Bats in San Diego

Bat Week | Bats in San Diego  

bats-cv-1500x632.jpgHave you ever wondered what it would be like to fly like a bird?  Well, birds aren’t the only flying animals we see in the sky.  At dusk and throughout the night until dawn, the owls aren’t the only ones awake!  They share the sky with a truly unique nocturnal mammal that most people know of but are rarely seen.  They are the only mammals capable of true flight: introducing the BAT! 

75121-050-6CBFE9B5With 23 species found in San Diego County, you might be wondering where they all are.  Firstly, bats are “nocturnal” meaning they are active throughout the night from dusk to dawn.  To contrast, animals that are awake in the day are called “diurnal”.  But if you stay up all night, it doesn’t guarantee you will see a bat.  You need to know where to look first!  21 of the 23 species of bats in San Diego eat insects (“insectivores”).  The other two rely on nectar to survive.  So you need to look for places that insects might gather – the tops of trees, clearings, open spaces around a water source, etc.  You will often see bats flying in groups using “echolocation” to find their food and navigate their surroundings. 

Echolocation is a special adaptation bats and some other animals (eg. dolphins) use to help detect food or obstacles in their path.  It is what allows bats to navigate and find food in the dark.  They emit a sound from their mouth or nose and that sound then bounces off an object and is reflected back to the ears of the animal, and that animal can then sense what is in front of them, how big it is, if it is moving, etc.  It is a way for bats to visualize their surroundings without any light to see by. Pallid-bat-Photos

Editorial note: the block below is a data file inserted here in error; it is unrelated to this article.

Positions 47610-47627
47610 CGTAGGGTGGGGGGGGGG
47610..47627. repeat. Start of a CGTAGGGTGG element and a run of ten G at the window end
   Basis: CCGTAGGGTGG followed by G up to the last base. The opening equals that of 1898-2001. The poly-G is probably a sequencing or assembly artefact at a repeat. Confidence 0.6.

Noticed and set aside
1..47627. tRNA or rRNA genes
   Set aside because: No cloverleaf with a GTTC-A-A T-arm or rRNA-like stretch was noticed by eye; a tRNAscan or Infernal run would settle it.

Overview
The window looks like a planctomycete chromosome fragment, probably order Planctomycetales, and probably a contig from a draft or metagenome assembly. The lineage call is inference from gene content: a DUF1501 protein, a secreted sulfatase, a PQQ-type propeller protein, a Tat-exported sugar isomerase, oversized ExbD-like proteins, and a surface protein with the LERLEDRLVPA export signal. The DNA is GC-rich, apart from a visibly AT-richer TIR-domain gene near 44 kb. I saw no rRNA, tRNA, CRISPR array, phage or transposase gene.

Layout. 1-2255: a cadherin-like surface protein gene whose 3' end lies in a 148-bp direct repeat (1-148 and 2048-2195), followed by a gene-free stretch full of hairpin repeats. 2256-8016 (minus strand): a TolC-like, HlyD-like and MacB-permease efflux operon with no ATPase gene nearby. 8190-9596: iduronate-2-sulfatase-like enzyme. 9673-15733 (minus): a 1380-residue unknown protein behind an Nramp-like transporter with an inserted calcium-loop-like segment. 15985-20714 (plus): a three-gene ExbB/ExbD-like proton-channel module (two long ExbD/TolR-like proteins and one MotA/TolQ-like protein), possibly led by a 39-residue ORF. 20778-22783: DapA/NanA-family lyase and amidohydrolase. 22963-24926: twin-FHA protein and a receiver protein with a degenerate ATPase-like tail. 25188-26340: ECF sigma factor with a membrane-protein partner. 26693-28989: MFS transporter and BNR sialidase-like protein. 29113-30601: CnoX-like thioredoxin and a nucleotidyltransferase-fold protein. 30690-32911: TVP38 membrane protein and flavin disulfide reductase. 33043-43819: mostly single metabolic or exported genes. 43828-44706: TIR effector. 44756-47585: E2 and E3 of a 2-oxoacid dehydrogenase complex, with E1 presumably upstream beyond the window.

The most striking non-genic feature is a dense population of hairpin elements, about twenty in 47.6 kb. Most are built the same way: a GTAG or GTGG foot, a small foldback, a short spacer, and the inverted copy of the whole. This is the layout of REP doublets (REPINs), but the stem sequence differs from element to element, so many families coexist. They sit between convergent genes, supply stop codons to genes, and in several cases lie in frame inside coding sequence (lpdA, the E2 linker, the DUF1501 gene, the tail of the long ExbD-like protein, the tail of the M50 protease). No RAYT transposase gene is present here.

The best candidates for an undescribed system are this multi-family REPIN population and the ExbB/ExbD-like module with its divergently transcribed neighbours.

The big question you might have is that since bats are so hard to find, how do we know what species are in an area?  How do we study them?  The Living Coast Discovery Center is involved in a project that will help answer this question and allow us to learn more about the bat populations on Sweetwater Marsh.  With our partners at the San Diego Natural History Museum, a project has been in place for over a year to try to detect a species of bat called the pallid bat (Antrozous pallidus).  To find out what bats are in the area, the researchers use sounds to identify the different species.  Five “AnaBat” detectors were set up around our site and they recorded the echolocation sounds that the bats made and the information was later downloaded and interpreted.

Although no pallid bats have been detected on Sweetwater Marsh so far, there are 10 other species confirmed to be in the area including some that are a California species of special concern.  Although information is still being collected and interpreted, what we learned is that there is more bat activity on Sweetwater Marsh than was previously expected! 

Try looking up at the sky around dusk to see if you can catch a glimpse of the elusive bats of San Diego!

Antrozous pallidus bat

by Lindsay Bradshaw, Animal Care Department, Living Coast Discovery Center